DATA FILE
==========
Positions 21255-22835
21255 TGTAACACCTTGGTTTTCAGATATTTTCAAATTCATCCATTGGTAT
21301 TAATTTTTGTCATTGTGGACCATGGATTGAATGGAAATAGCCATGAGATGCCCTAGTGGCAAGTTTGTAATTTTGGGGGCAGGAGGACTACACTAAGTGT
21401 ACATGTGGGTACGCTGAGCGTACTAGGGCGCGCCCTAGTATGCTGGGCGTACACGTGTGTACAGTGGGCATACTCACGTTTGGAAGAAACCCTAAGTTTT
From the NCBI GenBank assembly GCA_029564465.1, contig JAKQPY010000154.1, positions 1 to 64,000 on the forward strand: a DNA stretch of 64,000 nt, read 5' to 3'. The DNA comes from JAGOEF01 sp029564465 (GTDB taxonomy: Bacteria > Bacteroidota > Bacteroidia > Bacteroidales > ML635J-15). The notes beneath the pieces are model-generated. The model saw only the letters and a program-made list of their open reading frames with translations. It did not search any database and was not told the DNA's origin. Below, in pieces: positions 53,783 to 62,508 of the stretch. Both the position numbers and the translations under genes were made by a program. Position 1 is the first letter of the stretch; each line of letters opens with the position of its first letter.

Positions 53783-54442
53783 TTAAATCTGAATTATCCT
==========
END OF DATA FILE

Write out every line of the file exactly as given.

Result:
Positions 21255-22835
21255 TGTAACACCTTGGTTTTCAGATATTTTCAAATTCATCCATTGGTAT
21301 TAATTTTTGTCATTGTGGACCATGGATTGAATGGAAATAGCCATGAGATGCCCTAGTGGCAAGTTTGTAATTTTGGGGGCAGGAGGACTACACTAAGTGT
21401 ACATGTGGGTACGCTGAGCGTACTAGGGCGCGCCCTAGTATGCTGGGCGTACACGTGTGTACAGTGGGCATACTCACGTTTGGAAGAAACCCTAAGTTTT
From the NCBI GenBank assembly GCA_029564465.1, contig JAKQPY010000154.1, positions 1 to 64,000 on the forward strand: a DNA stretch of 64,000 nt, read 5' to 3'. The DNA comes from JAGOEF01 sp029564465 (GTDB taxonomy: Bacteria > Bacteroidota > Bacteroidia > Bacteroidales > ML635J-15). The notes beneath the pieces are model-generated. The model saw only the letters and a program-made list of their open reading frames with translations. It did not search any database and was not told the DNA's origin. Below, in pieces: positions 53,783 to 62,508 of the stretch. Both the position numbers and the translations under genes were made by a program. Position 1 is the first letter of the stretch; each line of letters opens with the position of its first letter.

Positions 53783-54442
53783 TTAAATCTGAATTATCCT